Version 6 (modified by blamario, 5 years ago) |
---|

# Architecture

The SCC framework is implemented in multiple layers. Lower layers are useful by themselves.

## Infrastructure

The framework relies on the following packages:

- monad-parallel to enable parallel execution of monadic computations, and
- monad-coroutine for the ability to suspend and resume monadic computations.

## Streams

The lowest layer builds on the monad-coroutine foundation to provide streaming computations. The main idea here is to introduce sinks and sources:

data Sink (m :: * -> *) a x = Sink { put :: forall d. (AncestorFunctor a d) => x -> Coroutine d m () } newtype Source (m :: * -> *) a x = Source { get :: forall d. (AncestorFunctor a d) => Coroutine d m (Maybe x) }

The only way to obtain a new source to read from, or a sink to write to, is by launching a new nested coroutine using the function pipe:

pipe :: forall m a a1 a2 x r1 r2. (Monad m, Functor a, a1 ~ SinkFunctor a x, a2 ~ SourceFunctor a x) => (Sink m a1 x -> Coroutine a1 m r1) -> (Source m a2 x -> Coroutine a2 m r2) -> Coroutine a m (r1, r2)

This function takes two coroutines as arguments, *producer* and *consumer*. The producer takes a sink argument, and the consumer a source argument. All data that the producer writes to the sink can be read from the source by the consumer. The arrangement couldn't be simpler. Here is a contrived example of a producer/consumer pair:

import Control.Concurrent.Coroutine import Control.Concurrent.SCC.Streams main = runCoroutine (pipe (rangeProducer 1 10) (sumConsumer 0)) >>= print rangeProducer min max sink | min > max = return () | otherwise = put sink min >> rangeProducer (succ min) max sink sumConsumer sum source = get source >>= maybe (return sum) (\n-> sumConsumer (sum + n) source)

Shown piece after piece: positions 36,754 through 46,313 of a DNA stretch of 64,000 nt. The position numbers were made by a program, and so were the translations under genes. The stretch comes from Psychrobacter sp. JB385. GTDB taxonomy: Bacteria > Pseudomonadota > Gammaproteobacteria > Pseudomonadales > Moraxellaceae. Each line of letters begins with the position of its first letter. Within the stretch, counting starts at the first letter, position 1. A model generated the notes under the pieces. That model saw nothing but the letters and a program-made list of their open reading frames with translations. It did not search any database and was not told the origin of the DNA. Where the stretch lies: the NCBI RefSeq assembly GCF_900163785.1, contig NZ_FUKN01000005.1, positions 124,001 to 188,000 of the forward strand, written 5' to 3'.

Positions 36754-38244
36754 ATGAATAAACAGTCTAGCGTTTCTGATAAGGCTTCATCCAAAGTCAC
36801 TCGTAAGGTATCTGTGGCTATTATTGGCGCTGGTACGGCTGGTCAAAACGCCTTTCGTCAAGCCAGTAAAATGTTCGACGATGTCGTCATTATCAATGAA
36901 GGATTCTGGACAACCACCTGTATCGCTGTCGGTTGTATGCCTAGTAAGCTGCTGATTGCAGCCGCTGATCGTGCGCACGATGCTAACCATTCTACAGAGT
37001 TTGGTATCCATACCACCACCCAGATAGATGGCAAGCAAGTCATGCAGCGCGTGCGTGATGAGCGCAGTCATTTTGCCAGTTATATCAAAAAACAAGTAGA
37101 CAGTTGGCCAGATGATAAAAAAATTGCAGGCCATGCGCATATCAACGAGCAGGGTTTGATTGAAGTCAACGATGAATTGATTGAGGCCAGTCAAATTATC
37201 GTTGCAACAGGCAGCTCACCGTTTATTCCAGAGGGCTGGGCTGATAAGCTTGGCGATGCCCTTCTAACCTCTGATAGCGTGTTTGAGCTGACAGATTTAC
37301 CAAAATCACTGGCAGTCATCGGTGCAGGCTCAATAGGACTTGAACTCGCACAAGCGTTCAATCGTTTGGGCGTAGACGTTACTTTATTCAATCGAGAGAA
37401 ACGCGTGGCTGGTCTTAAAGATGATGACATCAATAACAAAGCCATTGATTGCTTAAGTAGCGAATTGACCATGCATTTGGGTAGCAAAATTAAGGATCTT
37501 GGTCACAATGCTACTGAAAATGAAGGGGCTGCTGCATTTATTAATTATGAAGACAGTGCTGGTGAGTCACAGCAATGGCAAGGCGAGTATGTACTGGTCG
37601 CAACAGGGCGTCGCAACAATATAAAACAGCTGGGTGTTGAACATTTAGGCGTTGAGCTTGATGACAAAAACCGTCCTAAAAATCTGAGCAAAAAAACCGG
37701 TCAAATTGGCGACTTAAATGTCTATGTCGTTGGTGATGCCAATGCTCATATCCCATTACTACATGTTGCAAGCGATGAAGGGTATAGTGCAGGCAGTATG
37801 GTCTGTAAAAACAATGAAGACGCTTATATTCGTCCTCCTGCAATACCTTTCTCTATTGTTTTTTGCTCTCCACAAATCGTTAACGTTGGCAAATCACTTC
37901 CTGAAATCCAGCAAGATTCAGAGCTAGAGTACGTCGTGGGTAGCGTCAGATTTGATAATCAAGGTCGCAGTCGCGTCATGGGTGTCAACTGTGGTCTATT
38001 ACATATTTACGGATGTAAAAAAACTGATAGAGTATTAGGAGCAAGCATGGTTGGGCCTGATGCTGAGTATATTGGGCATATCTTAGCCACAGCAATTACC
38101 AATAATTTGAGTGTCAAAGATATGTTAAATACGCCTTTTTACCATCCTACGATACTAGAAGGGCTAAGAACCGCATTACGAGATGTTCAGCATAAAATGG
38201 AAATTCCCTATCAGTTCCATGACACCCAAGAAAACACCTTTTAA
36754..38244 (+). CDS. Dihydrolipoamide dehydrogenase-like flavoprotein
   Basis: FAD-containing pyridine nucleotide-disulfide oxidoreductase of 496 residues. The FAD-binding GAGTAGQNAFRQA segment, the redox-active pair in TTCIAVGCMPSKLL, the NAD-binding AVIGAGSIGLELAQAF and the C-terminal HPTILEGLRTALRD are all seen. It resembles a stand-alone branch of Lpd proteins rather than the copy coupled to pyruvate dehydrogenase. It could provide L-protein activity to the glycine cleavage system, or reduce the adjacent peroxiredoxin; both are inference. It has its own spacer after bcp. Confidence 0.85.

The `rangeProducer` coroutine produces a range of integers while the `sumConsumer` consumes all the numbers and sums them up. The two coroutines are bound together by `pipe`. Note that either of them could be replaced by a different coroutine of the same type and the other coroutine would still perform its job. Furthermore, though in this example both coroutines run in the IO monad, they are completely generic and could run in any monad.

## Components and combinators

What can one do with a number of sources and sinks? The next layer tries to organize the answers. First, it defines the types of various actors on sources and sinks:

type OpenConsumer m a d x r = AncestorFunctor a d => Source m a x -> Coroutine d m r type OpenProducer m a d x r = AncestorFunctor a d => Sink m a x -> Coroutine d m r type OpenTransducer m a1 a2 d x y r = (AncestorFunctor a1 d, AncestorFunctor a2 d) => Source m a1 x -> Sink m a2 y -> Coroutine d m r type OpenSplitter m a1 a2 a3 a4 d x b r = (AncestorFunctor a1 d, AncestorFunctor a2 d, AncestorFunctor a3 d, AncestorFunctor a4 d) => Source m a1 x -> Sink m a2 x -> Sink m a3 x -> Sink m a4 b -> Coroutine d m r newtype Consumer m x r = Consumer {consume :: forall a d. OpenConsumer m a d x r} newtype Producer m x r = Producer {produce :: forall a d. OpenProducer m a d x r} newtype Transducer m x y = Transducer {transduce :: forall a1 a2 d. OpenTransducer m a1 a2 d x y ()} newtype Splitter m x b = Splitter {split :: forall a1 a2 a3 a4 d. OpenSplitter m a1 a2 a3 a4 d x b ()}

## Dynamic component configuration

This is not so much a layer as an overlay, because it's quite generic. Any value can be made into a configurable component, provided that we supply the following information about it:

- a name,
- the maximum number of threads it can use, and
- the cost of using the component.